I would like to add to the answer by Bigjoemonger that isotopes of stable nuclei may be radioactive as seen in this chart.
Take carbon, as an example, which is in all organic matter. It has two stable and one decaying in 20 minutes with a β+. Its electronic composition changes and it is a Boron isotope which will replace it in the lattice of your material. This is stable but the chemical composition is no longer appropriate for organic matter ,and there will be radiation damage from the e+.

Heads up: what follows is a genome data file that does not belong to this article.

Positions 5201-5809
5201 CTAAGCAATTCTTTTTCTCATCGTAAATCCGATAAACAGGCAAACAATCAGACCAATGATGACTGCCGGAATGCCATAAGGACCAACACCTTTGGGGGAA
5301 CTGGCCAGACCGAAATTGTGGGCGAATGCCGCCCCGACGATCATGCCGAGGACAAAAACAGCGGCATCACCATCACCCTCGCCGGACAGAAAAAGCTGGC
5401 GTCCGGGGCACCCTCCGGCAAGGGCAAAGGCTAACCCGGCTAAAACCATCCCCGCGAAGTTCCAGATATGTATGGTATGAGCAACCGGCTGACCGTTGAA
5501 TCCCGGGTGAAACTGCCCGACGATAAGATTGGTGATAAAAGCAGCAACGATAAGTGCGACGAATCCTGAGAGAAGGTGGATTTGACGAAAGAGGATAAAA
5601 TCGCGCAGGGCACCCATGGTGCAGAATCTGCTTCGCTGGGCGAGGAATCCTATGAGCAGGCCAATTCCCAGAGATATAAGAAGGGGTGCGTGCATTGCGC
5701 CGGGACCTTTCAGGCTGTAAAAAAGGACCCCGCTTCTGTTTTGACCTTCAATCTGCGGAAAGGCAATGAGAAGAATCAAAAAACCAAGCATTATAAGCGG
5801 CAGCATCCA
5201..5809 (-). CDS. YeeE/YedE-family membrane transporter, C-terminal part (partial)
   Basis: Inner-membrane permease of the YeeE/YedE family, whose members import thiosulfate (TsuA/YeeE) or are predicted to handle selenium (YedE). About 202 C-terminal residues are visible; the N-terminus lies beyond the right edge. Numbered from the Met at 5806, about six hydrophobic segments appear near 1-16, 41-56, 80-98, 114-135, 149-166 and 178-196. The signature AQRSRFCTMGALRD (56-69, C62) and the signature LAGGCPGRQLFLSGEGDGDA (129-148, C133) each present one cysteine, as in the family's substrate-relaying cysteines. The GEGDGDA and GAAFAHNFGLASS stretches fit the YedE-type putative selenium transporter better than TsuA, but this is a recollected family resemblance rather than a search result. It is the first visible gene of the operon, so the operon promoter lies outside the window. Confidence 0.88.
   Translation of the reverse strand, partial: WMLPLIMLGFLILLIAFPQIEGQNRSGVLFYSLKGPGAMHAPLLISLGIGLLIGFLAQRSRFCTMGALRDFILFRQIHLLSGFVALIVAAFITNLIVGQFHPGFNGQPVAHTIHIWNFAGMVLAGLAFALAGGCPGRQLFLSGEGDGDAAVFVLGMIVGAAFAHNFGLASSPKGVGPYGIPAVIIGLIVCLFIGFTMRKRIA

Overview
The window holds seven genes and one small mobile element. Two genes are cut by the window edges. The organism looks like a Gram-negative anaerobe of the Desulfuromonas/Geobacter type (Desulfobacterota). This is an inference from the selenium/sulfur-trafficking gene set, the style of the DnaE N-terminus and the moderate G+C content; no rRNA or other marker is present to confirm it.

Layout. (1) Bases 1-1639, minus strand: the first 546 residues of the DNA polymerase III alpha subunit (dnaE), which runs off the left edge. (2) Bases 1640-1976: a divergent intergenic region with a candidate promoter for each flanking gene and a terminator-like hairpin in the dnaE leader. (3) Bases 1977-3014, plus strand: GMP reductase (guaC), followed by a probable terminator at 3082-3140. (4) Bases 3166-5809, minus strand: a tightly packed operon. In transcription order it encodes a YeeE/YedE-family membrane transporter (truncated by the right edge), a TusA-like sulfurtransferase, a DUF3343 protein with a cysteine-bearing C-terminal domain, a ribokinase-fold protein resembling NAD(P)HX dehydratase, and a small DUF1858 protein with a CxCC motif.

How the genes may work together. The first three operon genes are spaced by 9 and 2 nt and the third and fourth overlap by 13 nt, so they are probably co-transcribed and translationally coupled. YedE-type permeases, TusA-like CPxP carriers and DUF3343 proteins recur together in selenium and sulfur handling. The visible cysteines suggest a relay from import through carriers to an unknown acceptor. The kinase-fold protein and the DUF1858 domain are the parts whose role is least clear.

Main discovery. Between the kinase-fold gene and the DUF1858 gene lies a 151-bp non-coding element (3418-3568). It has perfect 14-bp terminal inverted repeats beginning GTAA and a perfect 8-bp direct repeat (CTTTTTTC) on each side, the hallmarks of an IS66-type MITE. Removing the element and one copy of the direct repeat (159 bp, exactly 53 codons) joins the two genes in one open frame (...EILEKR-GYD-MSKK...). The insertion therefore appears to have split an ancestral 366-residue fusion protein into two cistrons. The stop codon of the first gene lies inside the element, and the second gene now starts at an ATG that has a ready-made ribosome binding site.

Take iron, as another example.There are three stable ones, 56Fe, 57Fe and 58Fe, and two unstable. You could choose between the three stable ones and there would be only the effects described in the other answer.
In general in the substitutions you want check carefully the isotope stability content, a radioactive one will 1) introduce radiation damage and danger 2) after decay the nucleus will be a different one with different electromagnetic properties and the chemical bonds will be broken.